(17e) Improvement of Biomass Gasification through Several Pretreatments | AIChE

(17e) Improvement of Biomass Gasification through Several Pretreatments


Hasegawa, I. - Presenter, Kyoto University
Ikeda, K. - Presenter, Kyoto University
Ohmukai, Y. - Presenter, Kyoto University
Chaiwat, W. - Presenter, Kyoto University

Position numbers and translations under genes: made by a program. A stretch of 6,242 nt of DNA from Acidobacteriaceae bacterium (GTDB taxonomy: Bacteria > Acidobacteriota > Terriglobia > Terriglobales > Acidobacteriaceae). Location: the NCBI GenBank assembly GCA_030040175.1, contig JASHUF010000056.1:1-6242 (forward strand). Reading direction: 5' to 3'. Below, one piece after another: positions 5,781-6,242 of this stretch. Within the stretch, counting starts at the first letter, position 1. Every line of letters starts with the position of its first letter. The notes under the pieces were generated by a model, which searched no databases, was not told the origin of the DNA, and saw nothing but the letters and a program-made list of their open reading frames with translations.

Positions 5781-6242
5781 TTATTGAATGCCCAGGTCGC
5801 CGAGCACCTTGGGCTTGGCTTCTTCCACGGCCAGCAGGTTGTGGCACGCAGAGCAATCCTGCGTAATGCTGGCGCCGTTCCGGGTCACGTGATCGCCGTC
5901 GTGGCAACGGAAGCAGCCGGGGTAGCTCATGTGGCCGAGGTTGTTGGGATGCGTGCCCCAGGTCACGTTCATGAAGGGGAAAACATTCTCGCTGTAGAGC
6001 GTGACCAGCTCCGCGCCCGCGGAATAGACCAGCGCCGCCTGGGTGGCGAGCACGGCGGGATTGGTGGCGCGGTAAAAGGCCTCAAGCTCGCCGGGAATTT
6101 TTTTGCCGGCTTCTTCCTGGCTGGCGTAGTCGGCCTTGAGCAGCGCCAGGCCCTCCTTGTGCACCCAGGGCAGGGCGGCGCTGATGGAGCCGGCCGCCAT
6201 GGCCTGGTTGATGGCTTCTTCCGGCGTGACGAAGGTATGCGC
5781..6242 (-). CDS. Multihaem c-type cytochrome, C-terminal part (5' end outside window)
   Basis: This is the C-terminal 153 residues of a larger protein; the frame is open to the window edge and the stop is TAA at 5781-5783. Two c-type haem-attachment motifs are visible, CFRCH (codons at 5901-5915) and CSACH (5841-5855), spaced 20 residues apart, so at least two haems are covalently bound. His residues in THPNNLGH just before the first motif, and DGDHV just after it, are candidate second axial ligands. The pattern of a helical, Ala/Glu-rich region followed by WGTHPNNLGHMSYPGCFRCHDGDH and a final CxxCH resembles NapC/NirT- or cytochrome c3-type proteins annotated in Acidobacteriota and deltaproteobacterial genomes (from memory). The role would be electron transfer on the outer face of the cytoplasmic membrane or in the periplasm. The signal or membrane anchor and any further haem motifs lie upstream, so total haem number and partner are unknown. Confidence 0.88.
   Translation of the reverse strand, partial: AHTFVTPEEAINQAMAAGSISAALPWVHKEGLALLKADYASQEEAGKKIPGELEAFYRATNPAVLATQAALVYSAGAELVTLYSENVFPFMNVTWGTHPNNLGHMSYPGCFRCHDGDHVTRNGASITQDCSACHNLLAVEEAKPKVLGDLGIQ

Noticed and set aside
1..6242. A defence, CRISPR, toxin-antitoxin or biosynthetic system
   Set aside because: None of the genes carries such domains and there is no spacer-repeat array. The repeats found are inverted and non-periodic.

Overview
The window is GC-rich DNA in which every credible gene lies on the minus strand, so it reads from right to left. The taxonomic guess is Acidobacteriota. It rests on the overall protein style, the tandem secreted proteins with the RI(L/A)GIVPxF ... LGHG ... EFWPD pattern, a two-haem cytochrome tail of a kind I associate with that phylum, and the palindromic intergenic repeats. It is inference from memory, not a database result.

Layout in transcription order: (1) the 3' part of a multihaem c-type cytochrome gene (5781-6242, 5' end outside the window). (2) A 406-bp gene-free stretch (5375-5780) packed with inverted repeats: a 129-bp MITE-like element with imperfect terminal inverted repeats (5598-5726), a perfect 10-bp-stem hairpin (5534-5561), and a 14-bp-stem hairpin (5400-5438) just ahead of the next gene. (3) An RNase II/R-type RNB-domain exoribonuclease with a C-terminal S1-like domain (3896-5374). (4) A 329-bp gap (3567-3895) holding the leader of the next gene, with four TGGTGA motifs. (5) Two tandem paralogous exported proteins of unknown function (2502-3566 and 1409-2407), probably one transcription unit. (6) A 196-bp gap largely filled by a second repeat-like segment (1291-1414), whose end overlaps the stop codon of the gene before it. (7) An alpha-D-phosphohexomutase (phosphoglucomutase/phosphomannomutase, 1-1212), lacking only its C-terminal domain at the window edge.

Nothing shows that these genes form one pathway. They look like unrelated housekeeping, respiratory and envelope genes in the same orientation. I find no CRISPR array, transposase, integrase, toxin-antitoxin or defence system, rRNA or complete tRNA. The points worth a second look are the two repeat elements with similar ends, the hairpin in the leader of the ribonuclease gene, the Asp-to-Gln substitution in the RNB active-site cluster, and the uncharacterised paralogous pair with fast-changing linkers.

As one of the thermochemical conversions of biomass, gasification has been studied extensively. In order to achieve the efficient conversion, improvement of gasification rate and lowering of gasification temperature are required. We have developed several kinds of pretreatment methods for biomass so far. In this study, we examined the effect of these pretreatments on the gasification reactivity of biomass. One is a method for separating hemicellulose, cellulose and lignin from biomass, and for converting them into valuable chemicals. The method is basically a two-step process in which biomass treated in hot water at 180 °C was consecutively oxidized with 30%-H2O2 at 60 °C under ambient pressure. Through the oxidation, lignin fraction was converted to water-soluble compounds containing small molecular weight fatty acids such as HCOOH and CH3COOH. Since this water-soluble lignin was rich in aliphatic structure due to the cleavage of aromatic ring, its gasification rate was expected to be larger than that of the original lignin. From the viewpoint of the fully biomass conversion, we investigated the possibility to utilize the water-soluble compounds as a feedstock for the gasification by comparing the gasification rates between the oxidized lignin and organosolv lignin using the so-called temperature-programmed reaction (TPR) method in a steam flow. Organosolv lignin was gasified above 900 °C. On the other hand, the oxidized lignin started to be gasified at around as low as 600 °C. Even if once lignin was carbonized at 800 °C, gasification of the oxidized lignin char proceeded under a lower temperature than organosolv lignin char did. This presented the possibility to utilize the lignin fraction, which would be easily deactivated during pyrolysis under normal conditions, as a feedstock for the gasification. Another pretreatment is a method of loading biomass with inorganic compounds. Calcium hydroxide interacted with the functional groups of biomass, and there still remained the hydroxyl group after carbonization. On the contrary, iron chloride promoted dehydration reaction of biomass and volatilization of hydrogen chloride during pyrolysis. These two inorganic compounds brought about the exact opposite chemical structure of char, but both compounds showed the large catalytic effect for gasification. Thus it was clarified that these pretreatments contributed to the improvement of gasification reactivity of biomass.


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